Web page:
The Eurovision, Europe’s biggest song contest and televised event, is not meant to be political, but that was always a promise hard to keep.
And this year, it’s proving even harder — as the war in Gaza rages on, some viewers are angry about Israel’s participation in the show. (Yes, Israel isn’t in Europe, but many non-European countries participate in the competition, which includes countries whose national broadcast networks belong to the European Broadcasting Union — or EBU.)
At this point, it looks like like efforts to remove Israel from the competition will be in vain. But whatever happens, one person of Israeli descent is going to participate in the Eurovision no matter what. This week, Tali Golergant, who goes by the stage name of Tali, was selected to represent Luxembourg in the upcoming contest, after 31 years of the country’s absence from the Eurovision stage.
Tali’s song, “Fighter,” co-written with a Paris-based musical team that includes Italian musician Dario E, or Dardust, who wrote the excellent 2019 Eurovision hit “Soldi,” is honestly a perfect Eurovision bop. It mixes English and French — one of the country’s three official languages. It has a catchy, danceable chorus, with a fun rallying cry that reminds us that we’re all fighting something — be it inner demons or external forces working against us. It’s feminist, upbeat and a little sexy (her performance features lots of faux leather, chains and fishnet for a number that’s essentially a saccharine pop anthem).
According to Tali, the song encourages listeners “to be a fighter and to really keep going with your dreams, and to really keep going everyday.” It’s something that connects very personally with this 23-year-old creative, who has been pursuing a musical career in New York in recent years, and sometimes asks herself, “Should I continue this career or not?”
Tali was born in Jerusalem, but only spent a few months living in the country. Her mother is Israeli, and her dad is a Peruvian Jew who made aliyah to attend university in Israel, but his work sent him all over the world when Tali was young. The family finally settled in Luxembourg, where Tali spent a decade of her life, studying at the small nation’s International School and honing her musical skills. In an interview with an Israeli Eurovision fan site, Tali said that she and her family visit Israel at least once a year.
Over the past few years, however, Tali has been pursuing her dream of being a musician in New York City, the place where she fell in love with musical theater when her grandfather Amnon took her to see “Mamma Mia.” She graduated from Marymount Manhattan College and even played Tzeitel in a production of “Fiddler on the Roof.” It was while working, and sometimes struggling, to make a name for herself in the NYC music scene that she got the opportunity to compete in Luxembourg’s pre-Eurovision. Even that opportunity had her faced with hardship — she brought an original song to the contest that ended up being rejected. But finding “Fighter” felt serendipitous — it was a song she didn’t write, but captured her experience as a young woman perfectly. “When I heard it, it felt like me,” she said.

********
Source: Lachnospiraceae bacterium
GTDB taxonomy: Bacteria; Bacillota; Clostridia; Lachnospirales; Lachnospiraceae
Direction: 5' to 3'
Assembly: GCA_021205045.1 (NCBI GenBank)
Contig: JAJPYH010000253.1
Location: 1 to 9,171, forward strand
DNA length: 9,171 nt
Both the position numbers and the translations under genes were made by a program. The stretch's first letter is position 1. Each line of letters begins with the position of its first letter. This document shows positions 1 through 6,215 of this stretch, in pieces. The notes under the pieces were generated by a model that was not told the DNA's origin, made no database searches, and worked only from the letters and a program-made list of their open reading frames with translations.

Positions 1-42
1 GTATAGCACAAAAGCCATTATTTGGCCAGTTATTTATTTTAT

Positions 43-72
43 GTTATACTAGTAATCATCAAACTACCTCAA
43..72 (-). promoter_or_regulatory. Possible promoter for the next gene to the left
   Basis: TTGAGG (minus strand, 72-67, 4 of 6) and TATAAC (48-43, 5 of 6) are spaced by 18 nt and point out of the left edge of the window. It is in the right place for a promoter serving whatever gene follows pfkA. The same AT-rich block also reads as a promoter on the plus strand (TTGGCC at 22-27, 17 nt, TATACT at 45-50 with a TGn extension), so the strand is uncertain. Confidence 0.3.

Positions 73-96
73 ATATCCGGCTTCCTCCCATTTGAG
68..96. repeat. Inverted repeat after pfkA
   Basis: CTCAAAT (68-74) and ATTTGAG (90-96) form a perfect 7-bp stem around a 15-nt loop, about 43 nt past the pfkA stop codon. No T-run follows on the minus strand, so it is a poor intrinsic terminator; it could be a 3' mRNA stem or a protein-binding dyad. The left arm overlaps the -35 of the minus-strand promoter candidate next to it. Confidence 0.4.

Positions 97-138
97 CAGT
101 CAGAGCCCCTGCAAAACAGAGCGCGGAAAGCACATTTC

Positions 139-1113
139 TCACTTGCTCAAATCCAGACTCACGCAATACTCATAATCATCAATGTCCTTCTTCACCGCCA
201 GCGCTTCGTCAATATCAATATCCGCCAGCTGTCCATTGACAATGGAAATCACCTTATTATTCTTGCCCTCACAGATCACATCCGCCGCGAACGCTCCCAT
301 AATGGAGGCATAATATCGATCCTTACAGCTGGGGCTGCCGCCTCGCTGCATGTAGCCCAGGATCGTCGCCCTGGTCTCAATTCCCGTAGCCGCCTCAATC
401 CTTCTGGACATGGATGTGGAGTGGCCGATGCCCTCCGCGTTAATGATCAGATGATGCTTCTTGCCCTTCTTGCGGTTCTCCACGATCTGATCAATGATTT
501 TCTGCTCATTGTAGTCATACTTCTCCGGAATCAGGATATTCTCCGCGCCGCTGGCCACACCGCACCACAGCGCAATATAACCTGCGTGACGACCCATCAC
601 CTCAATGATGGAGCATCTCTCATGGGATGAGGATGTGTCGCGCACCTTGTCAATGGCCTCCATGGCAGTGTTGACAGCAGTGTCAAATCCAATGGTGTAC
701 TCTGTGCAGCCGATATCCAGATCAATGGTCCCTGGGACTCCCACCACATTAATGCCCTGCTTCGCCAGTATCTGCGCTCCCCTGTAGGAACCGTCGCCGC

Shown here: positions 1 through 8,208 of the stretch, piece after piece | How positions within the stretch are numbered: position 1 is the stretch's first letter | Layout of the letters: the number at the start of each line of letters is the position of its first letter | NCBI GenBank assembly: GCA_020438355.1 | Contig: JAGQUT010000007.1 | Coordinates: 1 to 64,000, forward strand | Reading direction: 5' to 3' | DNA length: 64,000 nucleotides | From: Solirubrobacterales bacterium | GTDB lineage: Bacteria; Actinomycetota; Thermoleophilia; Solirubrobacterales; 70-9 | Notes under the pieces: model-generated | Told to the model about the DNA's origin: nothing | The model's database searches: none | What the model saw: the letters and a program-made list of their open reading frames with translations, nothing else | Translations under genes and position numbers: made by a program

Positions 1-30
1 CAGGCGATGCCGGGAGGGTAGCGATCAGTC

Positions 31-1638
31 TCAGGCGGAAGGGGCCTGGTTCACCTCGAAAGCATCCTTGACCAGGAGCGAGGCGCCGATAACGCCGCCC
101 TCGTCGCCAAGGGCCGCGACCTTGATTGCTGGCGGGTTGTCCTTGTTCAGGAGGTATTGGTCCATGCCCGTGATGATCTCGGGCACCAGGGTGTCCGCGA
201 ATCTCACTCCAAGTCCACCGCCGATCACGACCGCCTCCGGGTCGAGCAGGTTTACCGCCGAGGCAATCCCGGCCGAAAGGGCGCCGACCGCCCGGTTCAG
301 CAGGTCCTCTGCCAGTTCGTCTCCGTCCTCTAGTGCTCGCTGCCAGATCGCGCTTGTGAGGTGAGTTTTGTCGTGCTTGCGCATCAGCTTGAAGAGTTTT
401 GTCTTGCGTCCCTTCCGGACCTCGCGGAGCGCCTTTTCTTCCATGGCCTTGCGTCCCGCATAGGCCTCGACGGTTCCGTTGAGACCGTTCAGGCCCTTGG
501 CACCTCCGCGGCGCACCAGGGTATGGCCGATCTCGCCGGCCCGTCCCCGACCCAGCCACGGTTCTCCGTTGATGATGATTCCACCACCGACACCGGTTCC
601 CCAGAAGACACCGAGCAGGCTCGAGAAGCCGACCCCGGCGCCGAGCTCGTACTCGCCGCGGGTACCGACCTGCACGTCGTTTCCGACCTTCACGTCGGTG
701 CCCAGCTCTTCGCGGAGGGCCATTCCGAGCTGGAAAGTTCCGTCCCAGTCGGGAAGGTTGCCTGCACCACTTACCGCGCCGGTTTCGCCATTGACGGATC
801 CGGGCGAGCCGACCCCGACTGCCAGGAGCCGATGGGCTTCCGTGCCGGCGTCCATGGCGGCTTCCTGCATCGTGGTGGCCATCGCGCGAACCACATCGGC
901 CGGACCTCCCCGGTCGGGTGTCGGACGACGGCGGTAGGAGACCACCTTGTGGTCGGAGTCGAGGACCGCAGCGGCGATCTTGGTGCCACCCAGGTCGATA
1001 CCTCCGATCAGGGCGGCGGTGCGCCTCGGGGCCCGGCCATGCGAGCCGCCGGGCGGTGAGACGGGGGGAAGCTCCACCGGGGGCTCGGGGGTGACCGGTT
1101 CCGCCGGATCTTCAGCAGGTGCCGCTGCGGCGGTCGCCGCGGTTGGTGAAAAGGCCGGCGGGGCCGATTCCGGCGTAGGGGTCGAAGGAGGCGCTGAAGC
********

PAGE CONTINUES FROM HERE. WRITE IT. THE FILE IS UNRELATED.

She also loves the little bit of salsa in the song, saying it makes “my Latino heart [come] out a little.”
“It’s about women empowerment to the core,” she summarized in another interview.
Tali is already getting some hate (and also lots of love from Israelis) on her social feeds, yet her song, like many great Eurovision songs, is general and broad enough to be applicable to so many who feel like they’re, as Tali said, “fighting through the hardest parts of their life.” At the end of the day, it’s an energizing, powerful comeback for Luxembourg as it reenters the beloved competition.
Still, this is going to be a dramatic year for the competition. Even though EBU has decided that Kan, Israel’s broadcast network, “complies with all competition rules,” there have been petitions in several countries requesting the country’s exclusion. A few former competitors of the contest, including Hatari, an Icelandic techno-punk band that was fined for waving a Palestinian flag at the 2019 Eurovision which took place in Israel, have demanded that Israel be shunned from the competition. And Iceland’s own broadcast network has already said that it might not participate in the song contest if Israel does, though it is still running its internal Eurovision semi-finals and finals to choose a representative, and Palestinian singer Bashar Murad will be competing in the contest.
In actuality, it has been a dramatic few years at the Eurovision. The EBU is considered an apolitical organization. In 2022, however, the EBU did not allow Russia to compete because of its invasion of Ukraine, which led to the country’s broadcast authorities’ withdrawal from the union. Ukraine’s enchanting “Stefania” won that year’s competition, and Liverpool guest-hosted the competition in 2023, because the eastern European nation was, and is still, embroiled in war.
The 2024 Eurovision will take place in Malmö, Sweden this spring, after the country won the competition with Loreen’s “Tattoo” last year, with the semi-finals taking place on May 7 and 9, and the final competition on May 11. Israel’s own representative will be selected on February 6, and we will see if they can best last year’s standout contender, “Unicorn.” While I am dreading the drama that will inevitably unfold, I can’t wait to see Tali rock it on the stage.